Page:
Durability of Silicone Masks and Muscle Costumes


New Member
Dear RPF Forum Members,

I recently learned that silicone masks are able to trick the human eye (and potentially facial recognition technology). I am writing a story about a young person who uses silicone to appear less (conventionally) unattractive, and I want to know who would a silicone mask (and muscle suit) handle different types of force (and how joint locks being applied to someone wearing a silicone muscle suit). For context: the silicone mask (and muscle suit) is being worn by the character [Marion] while he is volunteering as the “Padded Assailant” in a self-defense class. The silicone is worn underneath 40-60 pounds of padded protective equipment protecting him from incapacitating strikes, such as: eye strikes, knees strikes to the groin (and abdomen), and kicks to the head while fighting on the ground. Most of the participants are equal to him in terms of weight. But if they are physically larger (or stronger) than Marion, they are too scared to be labeled as brainless brutes. Marion may or may not be subjected to strangle holds while wearing the padded protective helmet and equipment on top of his silicone mask and muscle suit.

In one possible scenario: Marion is on his knees, straddling a woman. The silicone makes him appear more muscular than he actually is. The woman traps him on a triangle hold—one knee is hooked around one ankle, while one of Marion’s arms is pressed against his neck. She may or may not mount Marion, after applying the stranglehold. I might replace the hold with an arm bar, or another joint lock.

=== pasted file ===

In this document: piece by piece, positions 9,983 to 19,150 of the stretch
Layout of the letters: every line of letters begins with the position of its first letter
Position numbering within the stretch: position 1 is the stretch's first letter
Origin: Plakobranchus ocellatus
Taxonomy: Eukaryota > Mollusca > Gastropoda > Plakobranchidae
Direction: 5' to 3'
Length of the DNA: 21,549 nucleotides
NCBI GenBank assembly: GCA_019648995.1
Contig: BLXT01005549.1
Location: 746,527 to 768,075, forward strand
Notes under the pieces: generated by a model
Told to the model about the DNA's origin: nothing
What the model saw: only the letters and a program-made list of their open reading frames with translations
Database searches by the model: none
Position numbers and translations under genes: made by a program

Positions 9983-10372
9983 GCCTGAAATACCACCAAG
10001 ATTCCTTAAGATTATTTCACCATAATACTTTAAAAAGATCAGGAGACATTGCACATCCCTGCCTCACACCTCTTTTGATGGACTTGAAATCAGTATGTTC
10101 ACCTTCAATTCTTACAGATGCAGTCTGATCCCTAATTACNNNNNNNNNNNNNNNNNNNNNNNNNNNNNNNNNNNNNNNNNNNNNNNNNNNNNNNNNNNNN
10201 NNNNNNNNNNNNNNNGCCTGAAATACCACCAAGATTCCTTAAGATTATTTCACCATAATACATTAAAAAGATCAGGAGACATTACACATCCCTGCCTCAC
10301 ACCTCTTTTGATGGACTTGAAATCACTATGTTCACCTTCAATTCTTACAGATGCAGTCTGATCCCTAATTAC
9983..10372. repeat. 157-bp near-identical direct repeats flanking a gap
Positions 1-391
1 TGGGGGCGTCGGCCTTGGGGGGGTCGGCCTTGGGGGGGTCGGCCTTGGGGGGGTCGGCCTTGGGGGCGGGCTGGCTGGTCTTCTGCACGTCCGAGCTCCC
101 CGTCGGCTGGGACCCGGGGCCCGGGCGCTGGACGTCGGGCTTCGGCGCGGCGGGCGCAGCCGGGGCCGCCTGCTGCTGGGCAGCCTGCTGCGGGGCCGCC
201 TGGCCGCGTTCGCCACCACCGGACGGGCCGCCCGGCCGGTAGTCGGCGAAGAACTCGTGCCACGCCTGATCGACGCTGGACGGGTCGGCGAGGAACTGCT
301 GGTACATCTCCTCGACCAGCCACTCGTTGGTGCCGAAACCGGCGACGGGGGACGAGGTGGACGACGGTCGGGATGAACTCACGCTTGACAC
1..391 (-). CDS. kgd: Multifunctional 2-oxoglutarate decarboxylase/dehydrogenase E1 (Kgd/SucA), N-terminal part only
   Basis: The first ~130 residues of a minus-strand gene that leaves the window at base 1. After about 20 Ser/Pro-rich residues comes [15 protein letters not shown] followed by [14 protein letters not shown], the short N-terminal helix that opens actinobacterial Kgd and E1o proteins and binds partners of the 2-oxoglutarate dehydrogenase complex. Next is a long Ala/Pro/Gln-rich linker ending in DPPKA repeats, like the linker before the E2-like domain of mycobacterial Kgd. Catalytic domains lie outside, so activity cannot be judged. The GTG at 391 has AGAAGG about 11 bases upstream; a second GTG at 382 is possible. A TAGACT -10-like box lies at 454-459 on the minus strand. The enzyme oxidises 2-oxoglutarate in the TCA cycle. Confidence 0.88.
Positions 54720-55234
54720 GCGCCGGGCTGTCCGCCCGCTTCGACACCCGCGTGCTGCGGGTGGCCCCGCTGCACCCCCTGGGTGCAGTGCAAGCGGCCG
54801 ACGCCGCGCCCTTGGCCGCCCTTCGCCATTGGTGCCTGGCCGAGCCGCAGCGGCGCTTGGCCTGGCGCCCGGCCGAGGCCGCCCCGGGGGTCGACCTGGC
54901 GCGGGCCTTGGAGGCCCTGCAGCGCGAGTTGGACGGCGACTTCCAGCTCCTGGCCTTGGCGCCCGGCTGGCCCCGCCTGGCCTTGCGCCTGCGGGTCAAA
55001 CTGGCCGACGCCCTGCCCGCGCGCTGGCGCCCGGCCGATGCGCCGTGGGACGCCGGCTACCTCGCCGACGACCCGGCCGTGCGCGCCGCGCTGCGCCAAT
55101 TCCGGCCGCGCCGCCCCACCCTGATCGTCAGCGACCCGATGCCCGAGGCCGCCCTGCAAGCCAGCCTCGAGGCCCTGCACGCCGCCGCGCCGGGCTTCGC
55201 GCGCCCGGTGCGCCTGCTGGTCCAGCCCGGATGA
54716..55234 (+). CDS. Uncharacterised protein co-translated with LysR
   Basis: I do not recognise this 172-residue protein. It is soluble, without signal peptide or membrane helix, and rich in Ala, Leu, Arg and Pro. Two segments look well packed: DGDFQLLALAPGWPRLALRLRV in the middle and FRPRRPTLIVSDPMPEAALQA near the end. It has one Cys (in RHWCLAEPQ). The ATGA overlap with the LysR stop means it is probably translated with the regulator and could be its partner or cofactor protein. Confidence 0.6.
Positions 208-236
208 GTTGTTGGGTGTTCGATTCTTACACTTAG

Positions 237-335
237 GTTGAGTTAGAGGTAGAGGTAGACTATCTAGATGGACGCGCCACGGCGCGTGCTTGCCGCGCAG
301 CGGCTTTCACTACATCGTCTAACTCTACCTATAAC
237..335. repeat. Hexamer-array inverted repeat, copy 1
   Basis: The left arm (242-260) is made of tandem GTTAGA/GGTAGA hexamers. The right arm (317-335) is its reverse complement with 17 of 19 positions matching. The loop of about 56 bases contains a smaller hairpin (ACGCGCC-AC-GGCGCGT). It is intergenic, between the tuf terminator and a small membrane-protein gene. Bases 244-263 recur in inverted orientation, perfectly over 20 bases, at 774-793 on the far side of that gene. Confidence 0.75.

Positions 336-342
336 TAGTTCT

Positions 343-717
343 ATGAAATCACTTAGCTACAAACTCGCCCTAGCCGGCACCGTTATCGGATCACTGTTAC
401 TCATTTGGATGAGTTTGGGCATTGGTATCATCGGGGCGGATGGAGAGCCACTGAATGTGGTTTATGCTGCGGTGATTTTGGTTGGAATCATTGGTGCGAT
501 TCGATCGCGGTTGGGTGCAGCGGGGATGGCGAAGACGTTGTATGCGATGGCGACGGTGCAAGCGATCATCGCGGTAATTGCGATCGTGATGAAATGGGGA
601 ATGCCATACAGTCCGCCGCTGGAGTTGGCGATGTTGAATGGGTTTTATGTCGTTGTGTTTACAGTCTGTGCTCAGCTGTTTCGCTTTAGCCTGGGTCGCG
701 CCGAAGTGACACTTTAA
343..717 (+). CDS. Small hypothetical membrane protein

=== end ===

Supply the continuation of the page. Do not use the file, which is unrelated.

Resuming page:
In another scenario: Another woman throws an openhanded strike towards the top of Marion’s nasal [nose] ridge. She then knees his groin, before taking one of his arms and either hip-throwing him, or both of his arms, and pulling both his wrists while pressing her foot against his body (or face). I might replace the openhanded strike with a head-butt.

In a third scenario: Marion is mounted, and the woman mounting him reigns down repeated hammer fists. She rises up and kicks him (and stomping his head) while he’s down, mimicking a situation where she might be assaulted. If he is wearing the padding, she stomps full-force.

In another scene: Marion is wearing the silicone underneath the protective padding, while throwing various punches at a woman wearing boxing gloves that may weigh as little as 08 ounces (0.23 kg) to as much as 28 ounces (0.79 kg). The latter’s gloves make contact, repeatedly hitting full-force. After knocking Marion down (and temporarily out), the woman poses with a foot on the mouth region of his helmet (or his neck, mouth, cheek, or chest—with his helmet off).

How would a silicone mask (and muscle suit) handle different types of force? Would the 40-60 pounds of protective padding prevent the silicone underneath from deteriorating, or accelerate it?
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